The Housing Chronicles Blog: Say goodbye to mezzanine debt

Monday, February 23, 2009

Say goodbye to mezzanine debt

Over the last decade, a type of debt for development projects called 'mezzanine' -- which filled in the financial hole between a borrower's equity and the first mortgage -- was responsible for funding many residential and commercial development projects. But given the high default rates in the commercial sector, 'mezz' has become a four-letter word and may not return for a long time. From a Wall Street Journal story:

Firms made an estimated $50 billion to $75 billion in mezzanine -- dubbed "mezz" -- loans, debt that fills the gap between the borrower's equity and the first mortgage. Billions of dollars already have been lost and the figure is likely to balloon as the steep downturn in the commercial-property market deepens.

The losses are sending shock waves through the rough-and-tumble world of office buildings, shopping centers, hotels and other commercial properties, which are only now facing the full brunt of the recession. Mezz debt was one of the biggest culprits that enabled commercial real-estate investors and developers to participate in the broader speculative binge on Wall Street...

The attraction of mezz debt to investors was twofold: the rate of return on such debt -- once levered up -- was in the teens if the borrower kept current and, if the borrower defaulted, the investor in the debt would have the right to take over the property...

But that strategy isn't working in many cases because properties are no longer generating enough cash to cover the first mortgages, much less the mezz debt. For the mezz investors to take over the property, they would have to reach into their own pockets to pay debt service on the first mortgage...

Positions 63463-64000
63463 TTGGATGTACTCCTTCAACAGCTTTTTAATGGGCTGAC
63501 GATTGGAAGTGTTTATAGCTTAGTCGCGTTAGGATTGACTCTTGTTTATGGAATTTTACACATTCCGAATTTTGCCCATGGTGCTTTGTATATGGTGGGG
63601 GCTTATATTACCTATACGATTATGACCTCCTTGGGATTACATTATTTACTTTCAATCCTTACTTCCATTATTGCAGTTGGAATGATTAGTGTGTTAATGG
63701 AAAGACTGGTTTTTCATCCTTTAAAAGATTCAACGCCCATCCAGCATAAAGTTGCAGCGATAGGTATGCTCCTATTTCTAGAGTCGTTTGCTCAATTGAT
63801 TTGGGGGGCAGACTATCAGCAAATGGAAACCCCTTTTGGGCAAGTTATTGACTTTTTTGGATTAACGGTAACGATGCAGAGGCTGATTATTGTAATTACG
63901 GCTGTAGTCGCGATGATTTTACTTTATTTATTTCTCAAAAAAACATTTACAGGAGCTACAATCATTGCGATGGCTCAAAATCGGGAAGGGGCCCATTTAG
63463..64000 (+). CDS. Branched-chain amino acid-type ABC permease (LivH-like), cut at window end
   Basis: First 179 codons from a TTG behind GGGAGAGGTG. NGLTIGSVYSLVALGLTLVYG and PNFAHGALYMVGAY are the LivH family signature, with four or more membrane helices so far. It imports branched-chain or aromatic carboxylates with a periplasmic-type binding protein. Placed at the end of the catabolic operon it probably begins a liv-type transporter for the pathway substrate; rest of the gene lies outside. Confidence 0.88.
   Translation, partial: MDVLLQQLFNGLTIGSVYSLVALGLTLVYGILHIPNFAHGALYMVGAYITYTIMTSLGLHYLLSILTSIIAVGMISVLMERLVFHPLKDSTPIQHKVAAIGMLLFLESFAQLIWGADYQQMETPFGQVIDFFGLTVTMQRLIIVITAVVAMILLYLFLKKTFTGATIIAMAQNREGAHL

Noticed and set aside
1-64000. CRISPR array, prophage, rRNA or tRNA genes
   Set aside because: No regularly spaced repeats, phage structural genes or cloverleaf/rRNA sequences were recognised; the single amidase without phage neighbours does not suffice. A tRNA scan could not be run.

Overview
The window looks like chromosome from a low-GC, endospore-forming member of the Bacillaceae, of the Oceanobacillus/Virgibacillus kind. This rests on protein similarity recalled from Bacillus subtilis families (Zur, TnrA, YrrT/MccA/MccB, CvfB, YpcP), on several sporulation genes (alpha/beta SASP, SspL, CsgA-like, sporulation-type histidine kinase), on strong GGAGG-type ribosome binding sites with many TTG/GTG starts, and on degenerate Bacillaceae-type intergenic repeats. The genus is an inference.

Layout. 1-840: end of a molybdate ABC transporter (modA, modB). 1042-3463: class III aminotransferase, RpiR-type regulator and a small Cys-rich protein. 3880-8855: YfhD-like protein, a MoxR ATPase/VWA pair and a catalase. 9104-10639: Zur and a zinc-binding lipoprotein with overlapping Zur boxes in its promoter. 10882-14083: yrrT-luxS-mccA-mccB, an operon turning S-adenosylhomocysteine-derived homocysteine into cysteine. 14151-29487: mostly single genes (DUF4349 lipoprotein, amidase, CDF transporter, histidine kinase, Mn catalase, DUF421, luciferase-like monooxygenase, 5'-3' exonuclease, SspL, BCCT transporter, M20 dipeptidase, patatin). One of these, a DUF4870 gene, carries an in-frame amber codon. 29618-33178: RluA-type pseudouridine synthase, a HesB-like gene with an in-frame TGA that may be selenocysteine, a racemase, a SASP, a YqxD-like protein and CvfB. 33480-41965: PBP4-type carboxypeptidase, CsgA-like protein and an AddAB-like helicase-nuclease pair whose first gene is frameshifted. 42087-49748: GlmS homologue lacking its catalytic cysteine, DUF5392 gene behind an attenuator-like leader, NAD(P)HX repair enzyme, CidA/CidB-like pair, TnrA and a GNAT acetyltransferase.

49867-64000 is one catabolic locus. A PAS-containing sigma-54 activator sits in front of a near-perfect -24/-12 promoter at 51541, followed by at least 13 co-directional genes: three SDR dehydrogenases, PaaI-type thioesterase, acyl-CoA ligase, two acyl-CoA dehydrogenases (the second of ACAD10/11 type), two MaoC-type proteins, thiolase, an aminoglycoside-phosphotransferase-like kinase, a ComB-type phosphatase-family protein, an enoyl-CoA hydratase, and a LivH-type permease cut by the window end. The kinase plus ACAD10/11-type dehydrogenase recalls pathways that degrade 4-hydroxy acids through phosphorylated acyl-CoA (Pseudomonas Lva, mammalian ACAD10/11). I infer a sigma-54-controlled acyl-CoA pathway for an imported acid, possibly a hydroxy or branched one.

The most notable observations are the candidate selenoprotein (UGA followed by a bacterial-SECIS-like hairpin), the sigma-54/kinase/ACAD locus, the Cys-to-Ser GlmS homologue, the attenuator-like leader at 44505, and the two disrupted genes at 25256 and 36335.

Most recently, borrowers have begun to default on mezz loans, forcing the mezz investors to try to foreclose. But this isn't easy even in cases in which the mezzanine holders believe their position is worth something. Often the mezz debt is broken up into slices with different degrees of risk and claims on the property.

Also, for the mezz holders to take over the property, they often have to pay what is owed or refinance the first mortgage, a difficult feat in this credit-starved environment...

Click here for full story.

1 comment:

Dominique Grubisa said...

Unfortunately the flow-on effect from the loss of this often used source of financing will be a contraction in the construction industry and job losses which will resound in further contraction of consumer spending. It's a viscious circle with no end in sight.